Michelle Moore didn’t open Blessings Boutique with the intention of being a retail shop.
The clothing and accessory store opened in August at 1018 W. St. Maartens Drive, on the first floor of American Business & Technology University.
“I had the intention that I really needed a project or a hobby, something positive to focus on,” Moore said.
In June 2017, Moore and her husband lost their 25-year-old son A.J. Moore to cancer.
“It may sound a little strange that I opened a business to help me through grief but that’s exactly what I did and it’s done exactly that,” she said.
Moore initially opened Blessings Boutique in a smaller space of the building and operated it on a part-time basis. Her customer base grew, allowing her to become full time.
The former butler’s pantry of the Wyeth estate offers unique built-ins and swinging doors for her boutique.
The store is open noon to 6 p.m. Wednesday through Friday and 10 a.m. to 2 p.m. on Saturday but Moore hosts online sales via social media on the two days she’s not open in her physical store.
“I think women like to shop different ways. So I’m trying to capture both the ‘I must try it on’ customer and the ladies that are so busy that in the evenings they just want to pick up their phone and scroll through a Facebook group and say, ‘hey, that’s really cute I think I’ll try that.”
When buying items for her shop, Moore focuses on three things: comfort, versatility and affordability. Most of her pieces range from $20 to $40 with a side room, entitled the Treasure Room, with items under $20.
The pastor’s wife spent more than a decade in corporate sales but the path to entrepreneurship was a rough one. Her husband is the pastor at St. Paul Lutheran Church.
Moore’s son was in treatment for 10 months and they even moved to Minnesota to be close to the Mayo Clinic. And people often wonder why Moore chose to sell clothing, of all things.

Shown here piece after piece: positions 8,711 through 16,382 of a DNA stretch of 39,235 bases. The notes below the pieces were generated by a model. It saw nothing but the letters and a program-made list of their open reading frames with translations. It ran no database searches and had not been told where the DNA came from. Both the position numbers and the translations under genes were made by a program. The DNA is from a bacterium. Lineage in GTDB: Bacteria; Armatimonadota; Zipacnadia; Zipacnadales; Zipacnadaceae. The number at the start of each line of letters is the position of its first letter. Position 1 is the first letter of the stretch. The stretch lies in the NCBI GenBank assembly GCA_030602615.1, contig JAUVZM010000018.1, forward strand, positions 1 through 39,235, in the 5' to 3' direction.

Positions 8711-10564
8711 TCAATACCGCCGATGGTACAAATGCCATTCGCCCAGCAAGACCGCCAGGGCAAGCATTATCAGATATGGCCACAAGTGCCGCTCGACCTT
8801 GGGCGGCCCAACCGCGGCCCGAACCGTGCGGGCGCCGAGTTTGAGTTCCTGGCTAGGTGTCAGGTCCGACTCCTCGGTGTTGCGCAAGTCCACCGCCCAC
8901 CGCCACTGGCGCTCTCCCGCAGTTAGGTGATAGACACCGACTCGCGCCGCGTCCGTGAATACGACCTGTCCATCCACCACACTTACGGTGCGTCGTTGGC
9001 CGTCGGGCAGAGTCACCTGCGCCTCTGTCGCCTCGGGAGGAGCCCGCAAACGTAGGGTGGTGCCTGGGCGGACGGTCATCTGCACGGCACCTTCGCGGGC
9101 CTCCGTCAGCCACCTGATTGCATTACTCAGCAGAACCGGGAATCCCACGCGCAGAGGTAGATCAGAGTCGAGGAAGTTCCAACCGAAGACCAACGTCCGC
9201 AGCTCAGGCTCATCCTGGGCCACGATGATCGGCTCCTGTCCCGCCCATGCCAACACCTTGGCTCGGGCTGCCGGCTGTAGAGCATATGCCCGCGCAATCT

“The one thing I noticed right away that there were so many women at the hospital ... it’s such a stressful traumatic experience to even be there and be the caregiver but they pretty much looked a wreck,” she said. “I don’t mean that in a judgmental way.”
In the situation, Moore realized that there was very little she could control.
“One of the things that I could control, that actually made me feel better, was my appearance,” she said. “Watching him seek different treatments for his cancer ... it made me feel like I could be stronger for him if I felt put together myself.”
Opening Blessings was something she needed for her. And it was never intended to be a ministry but women do talk to her. She said it has helped her reach out to other women in the community.
“It’s become this group of women who can come here and really talk to each other and interact, “ she said. “It’s amazing to watch the customers help each other shop. They all compliment each other and lift each other up everyday.”
She believes clothing can become inspirational. Moore said that if she wakes up in a bad mood, she puts on something with a lot of color.
“It’s hard to be in a bad mood with a bright pink on,” she said.